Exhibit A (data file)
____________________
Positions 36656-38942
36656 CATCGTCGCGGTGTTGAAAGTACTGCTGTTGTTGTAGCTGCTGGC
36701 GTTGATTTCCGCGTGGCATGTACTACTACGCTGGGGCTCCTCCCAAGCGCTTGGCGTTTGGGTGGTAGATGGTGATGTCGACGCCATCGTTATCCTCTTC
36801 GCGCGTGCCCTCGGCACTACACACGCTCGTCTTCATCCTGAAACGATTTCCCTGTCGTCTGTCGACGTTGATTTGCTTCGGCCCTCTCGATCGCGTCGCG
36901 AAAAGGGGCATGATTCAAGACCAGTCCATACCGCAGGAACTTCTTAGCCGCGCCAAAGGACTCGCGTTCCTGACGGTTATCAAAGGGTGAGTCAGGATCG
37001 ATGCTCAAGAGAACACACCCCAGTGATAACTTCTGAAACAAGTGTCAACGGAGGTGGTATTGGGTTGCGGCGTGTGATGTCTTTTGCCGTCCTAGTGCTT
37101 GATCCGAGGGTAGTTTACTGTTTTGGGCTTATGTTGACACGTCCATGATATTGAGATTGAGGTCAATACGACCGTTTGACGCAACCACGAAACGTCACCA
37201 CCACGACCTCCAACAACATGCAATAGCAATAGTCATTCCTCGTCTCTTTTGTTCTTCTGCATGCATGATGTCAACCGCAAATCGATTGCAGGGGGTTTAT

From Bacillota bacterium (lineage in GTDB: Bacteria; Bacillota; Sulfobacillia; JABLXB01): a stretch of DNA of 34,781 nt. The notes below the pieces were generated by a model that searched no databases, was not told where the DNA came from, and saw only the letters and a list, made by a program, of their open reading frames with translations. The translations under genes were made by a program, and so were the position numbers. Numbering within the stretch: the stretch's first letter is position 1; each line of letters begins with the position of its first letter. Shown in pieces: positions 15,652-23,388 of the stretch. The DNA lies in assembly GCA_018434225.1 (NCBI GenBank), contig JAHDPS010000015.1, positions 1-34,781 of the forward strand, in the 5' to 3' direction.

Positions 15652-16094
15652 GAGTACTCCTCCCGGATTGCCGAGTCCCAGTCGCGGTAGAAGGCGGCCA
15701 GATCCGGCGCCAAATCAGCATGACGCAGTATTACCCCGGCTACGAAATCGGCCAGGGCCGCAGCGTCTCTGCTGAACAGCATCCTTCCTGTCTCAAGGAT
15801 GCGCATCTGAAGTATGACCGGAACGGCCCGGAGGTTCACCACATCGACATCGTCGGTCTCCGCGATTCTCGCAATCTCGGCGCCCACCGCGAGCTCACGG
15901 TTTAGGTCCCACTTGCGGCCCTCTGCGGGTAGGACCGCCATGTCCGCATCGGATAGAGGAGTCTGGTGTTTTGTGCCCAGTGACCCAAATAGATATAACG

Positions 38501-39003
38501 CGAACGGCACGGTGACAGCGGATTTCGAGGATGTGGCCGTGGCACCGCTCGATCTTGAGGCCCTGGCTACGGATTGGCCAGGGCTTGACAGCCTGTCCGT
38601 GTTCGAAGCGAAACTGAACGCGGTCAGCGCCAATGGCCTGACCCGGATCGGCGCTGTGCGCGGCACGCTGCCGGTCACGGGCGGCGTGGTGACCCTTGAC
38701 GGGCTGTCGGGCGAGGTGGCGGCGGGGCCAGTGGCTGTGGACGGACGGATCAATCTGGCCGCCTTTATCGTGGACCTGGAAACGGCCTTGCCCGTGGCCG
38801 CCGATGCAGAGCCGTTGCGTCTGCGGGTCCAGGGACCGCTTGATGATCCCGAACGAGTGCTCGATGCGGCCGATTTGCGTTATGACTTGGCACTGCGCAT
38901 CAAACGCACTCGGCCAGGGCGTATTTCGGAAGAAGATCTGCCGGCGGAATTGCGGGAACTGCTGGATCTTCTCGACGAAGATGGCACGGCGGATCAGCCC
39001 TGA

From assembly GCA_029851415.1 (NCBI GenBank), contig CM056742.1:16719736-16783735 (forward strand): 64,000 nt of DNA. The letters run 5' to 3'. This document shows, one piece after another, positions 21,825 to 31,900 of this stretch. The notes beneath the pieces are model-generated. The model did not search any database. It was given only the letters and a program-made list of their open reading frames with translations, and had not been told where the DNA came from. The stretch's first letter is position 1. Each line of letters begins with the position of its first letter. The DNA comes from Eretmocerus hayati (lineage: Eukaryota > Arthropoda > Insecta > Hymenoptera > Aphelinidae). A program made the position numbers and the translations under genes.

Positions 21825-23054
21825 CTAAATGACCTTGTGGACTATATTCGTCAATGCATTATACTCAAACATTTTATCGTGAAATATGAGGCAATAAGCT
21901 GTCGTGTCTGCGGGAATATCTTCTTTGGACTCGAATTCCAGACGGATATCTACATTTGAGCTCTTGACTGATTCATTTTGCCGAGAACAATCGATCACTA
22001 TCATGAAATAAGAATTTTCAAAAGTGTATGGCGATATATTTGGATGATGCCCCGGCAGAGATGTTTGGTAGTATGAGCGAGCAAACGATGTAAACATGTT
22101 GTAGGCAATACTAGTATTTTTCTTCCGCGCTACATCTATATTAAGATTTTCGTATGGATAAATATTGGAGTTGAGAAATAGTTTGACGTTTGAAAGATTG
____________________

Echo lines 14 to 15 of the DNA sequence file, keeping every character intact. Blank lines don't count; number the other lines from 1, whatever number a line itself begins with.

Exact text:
15901 TTTAGGTCCCACTTGCGGCCCTCTGCGGGTAGGACCGCCATGTCCGCATCGGATAGAGGAGTCTGGTGTTTTGTGCCCAGTGACCCAAATAGATATAACG

Positions 38501-39003